A group of prominent health experts has written a letter calling on the NSW government to introduce a range of new restrictions — including mask wearing outdoors — to help stop the spread of COVID-19 in the city.
- The letter calls for tighter restrictions, a new vaccine strategy and stricter mask wearing in NSW
- A range of other public health experts have also called for NSW to introduce ‘stage 4’ restrictions
- The NSW government said it is ‘listening’ but will rely on its own experts
In the letter addressed to the NSW and Federal health ministers, it calls for mask wearing outdoors and all settings indoors, harder restrictions and for the AstraZeneca vaccination to be followed by Pfizer vaccination as the second dose.
The experts claim that would increase the take-up of the AstraZeneca vaccine.
The letter was instigated by five prominent health professionals, including Kirby Institute public health professor Lisa Maher, paediatric cardiologist Kate Jardine, anaesthetist Nany Malek and two GPs, Judy Huang and Lorraine Baker.
The call for harder restrictions is backed by a growing list of health professionals, including Burnett Institute chief executive Brendan Crabb.
The Burnett released modelling on Monday that said stage 4 restrictions as seen during Victoria’s 2020 outbreak — which included outdoor mask wearing — were needed to control the delta variant outbreak in Sydney.
Professor Crabb said wearing masks outdoors would help “change habits” in NSW.
“Sydney has room to move in their restrictions. [We] think they should do so immediately,” Professor Crabb told the ABC’s 7.30.
“If we want this to decline to a rolling average of less than five cases a day, we are going to have to do more if that is going to happen in a reasonable time frame.”
Dr Jardine, a signatory to the letter, said restrictions needed to be “ramped up significantly” in Sydney.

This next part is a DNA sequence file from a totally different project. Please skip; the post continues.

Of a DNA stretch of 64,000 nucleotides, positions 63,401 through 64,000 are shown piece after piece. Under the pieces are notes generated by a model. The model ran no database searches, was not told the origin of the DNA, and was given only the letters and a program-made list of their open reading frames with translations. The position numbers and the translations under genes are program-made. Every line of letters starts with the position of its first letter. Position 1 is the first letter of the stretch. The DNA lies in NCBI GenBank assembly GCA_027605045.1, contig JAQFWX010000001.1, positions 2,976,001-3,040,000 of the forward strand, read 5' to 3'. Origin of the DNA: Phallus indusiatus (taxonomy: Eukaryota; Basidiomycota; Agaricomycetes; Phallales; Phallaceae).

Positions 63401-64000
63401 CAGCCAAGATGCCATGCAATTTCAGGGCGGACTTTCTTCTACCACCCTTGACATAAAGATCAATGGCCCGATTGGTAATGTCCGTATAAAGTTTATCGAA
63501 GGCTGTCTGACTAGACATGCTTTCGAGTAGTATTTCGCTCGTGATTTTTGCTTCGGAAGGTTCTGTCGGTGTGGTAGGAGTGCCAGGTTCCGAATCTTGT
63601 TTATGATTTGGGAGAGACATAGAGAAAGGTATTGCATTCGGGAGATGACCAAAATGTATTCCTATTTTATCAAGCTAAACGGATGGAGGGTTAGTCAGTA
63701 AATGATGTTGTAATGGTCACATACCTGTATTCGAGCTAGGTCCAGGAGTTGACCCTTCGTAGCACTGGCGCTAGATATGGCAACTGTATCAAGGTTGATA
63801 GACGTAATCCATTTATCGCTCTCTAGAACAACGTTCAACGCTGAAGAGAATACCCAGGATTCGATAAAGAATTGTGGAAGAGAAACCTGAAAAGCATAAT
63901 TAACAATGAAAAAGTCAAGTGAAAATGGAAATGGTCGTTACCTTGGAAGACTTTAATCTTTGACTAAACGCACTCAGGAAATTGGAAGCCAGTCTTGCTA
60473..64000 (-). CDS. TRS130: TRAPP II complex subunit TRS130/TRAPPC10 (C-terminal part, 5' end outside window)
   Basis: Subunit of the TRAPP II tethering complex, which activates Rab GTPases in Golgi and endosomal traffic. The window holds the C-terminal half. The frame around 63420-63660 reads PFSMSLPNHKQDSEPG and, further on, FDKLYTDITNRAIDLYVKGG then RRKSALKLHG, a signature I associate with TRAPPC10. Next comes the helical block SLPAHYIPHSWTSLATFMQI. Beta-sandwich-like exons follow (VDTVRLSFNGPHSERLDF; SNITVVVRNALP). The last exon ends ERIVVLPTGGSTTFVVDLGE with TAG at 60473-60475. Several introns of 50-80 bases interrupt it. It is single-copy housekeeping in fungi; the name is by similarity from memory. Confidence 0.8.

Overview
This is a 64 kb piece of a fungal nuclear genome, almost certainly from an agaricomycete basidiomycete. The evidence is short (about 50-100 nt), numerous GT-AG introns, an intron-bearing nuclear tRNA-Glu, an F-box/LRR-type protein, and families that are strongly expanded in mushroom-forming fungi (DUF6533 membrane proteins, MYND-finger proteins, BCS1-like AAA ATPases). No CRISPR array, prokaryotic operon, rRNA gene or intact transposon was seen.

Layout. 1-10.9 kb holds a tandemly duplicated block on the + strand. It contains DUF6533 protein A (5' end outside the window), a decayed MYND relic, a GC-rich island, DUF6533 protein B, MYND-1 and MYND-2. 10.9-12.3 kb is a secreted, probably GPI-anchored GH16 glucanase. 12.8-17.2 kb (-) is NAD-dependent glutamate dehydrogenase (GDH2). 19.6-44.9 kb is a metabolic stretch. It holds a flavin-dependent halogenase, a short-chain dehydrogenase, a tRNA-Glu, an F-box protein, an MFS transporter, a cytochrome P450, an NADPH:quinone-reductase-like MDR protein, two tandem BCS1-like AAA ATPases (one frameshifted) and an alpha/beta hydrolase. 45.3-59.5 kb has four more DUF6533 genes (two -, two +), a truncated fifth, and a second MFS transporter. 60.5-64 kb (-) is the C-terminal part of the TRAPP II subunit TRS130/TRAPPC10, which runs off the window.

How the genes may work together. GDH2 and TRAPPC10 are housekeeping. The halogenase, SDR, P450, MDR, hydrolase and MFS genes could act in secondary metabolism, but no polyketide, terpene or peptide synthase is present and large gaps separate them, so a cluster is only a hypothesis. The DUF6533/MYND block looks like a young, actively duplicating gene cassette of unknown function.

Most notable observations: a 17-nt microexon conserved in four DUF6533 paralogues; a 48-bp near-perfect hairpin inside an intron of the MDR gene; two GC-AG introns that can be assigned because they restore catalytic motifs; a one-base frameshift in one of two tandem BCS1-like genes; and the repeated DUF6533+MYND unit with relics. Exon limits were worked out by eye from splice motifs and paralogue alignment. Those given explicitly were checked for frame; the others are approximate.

She said although outdoors was “the safest place to be” mandating outdoor mask wearing would make sure people had their mask with them when they left their home.
“I think it is sensible to wear masks outdoors just in the event of running into another person,” she said.
“Or in the transition phases where people are [let’s say] they are coming out of the apartment and moving through a shared space in the apartment and then going outside.
“I think the only situation where it would be reasonable not to wear a mask would be very vigorous exercise outside where you are not in close proximity to another person.”
The call comes as NSW recorded 89 new cases of COVID-19 in the 24 hours to 8pm on Monday, taking the number of cases in the latest outbreak to 767.
The NSW government has mandated mask use on public transport, in residential building common areas, in non-residential indoor areas and in airports.
Outdoor mask wearing was mandated during Victoria’s most recent outbreak, but NSW Health has so far resisted calls for it to become policy in greater Sydney.
NSW Health last week confirmed there had been no reports of outdoor transmission of the virus — apart from what it called a “crowded outdoor cafe” — during the latest outbreak. A spokesman said there had been “no update” to those reports.
Experts say the risk of outdoor transmission of COVID is possible, but the odds are much lower than indoor transmission. A review of recent international studies found fewer than 10 percent of COVID infections occurred outdoors.
Responding for calls for tighter restrictions, Health Minister Brad Hazzard said on Tuesday those people “don’t see the data and the information that we have”.
“We are in a democracy, they can give us the benefit of their wisdom and we listen.
“But the people we listen to most and form our views on are the public health officials, (Chief Health Officer) Dr (Kerry) Chant and her team, and I will rely on them.”
Call for Pfizer over AZ
The letter also called for governments to allow those who have had the AstraZeneca vaccination as their first jab substitute to get a Pfizer vaccination as the second dose.
It said this regime had been shown to be “highly effective” from European data.
Speaking on Tuesday, Dr Chant dismissed the call and said there were “constrained supplies” of Pfizer.
“The evidence about the second dose of AstraZeneca is that the side effect profile from the second dose is very much reduced,” she said.
“If you have had your first dose of AstraZeneca, please talk to your GP about bringing that dose, potentially forward to six to eight weeks.
“I would urge people at the moment, the best priority we can have is vaccinating with the AstraZeneca.”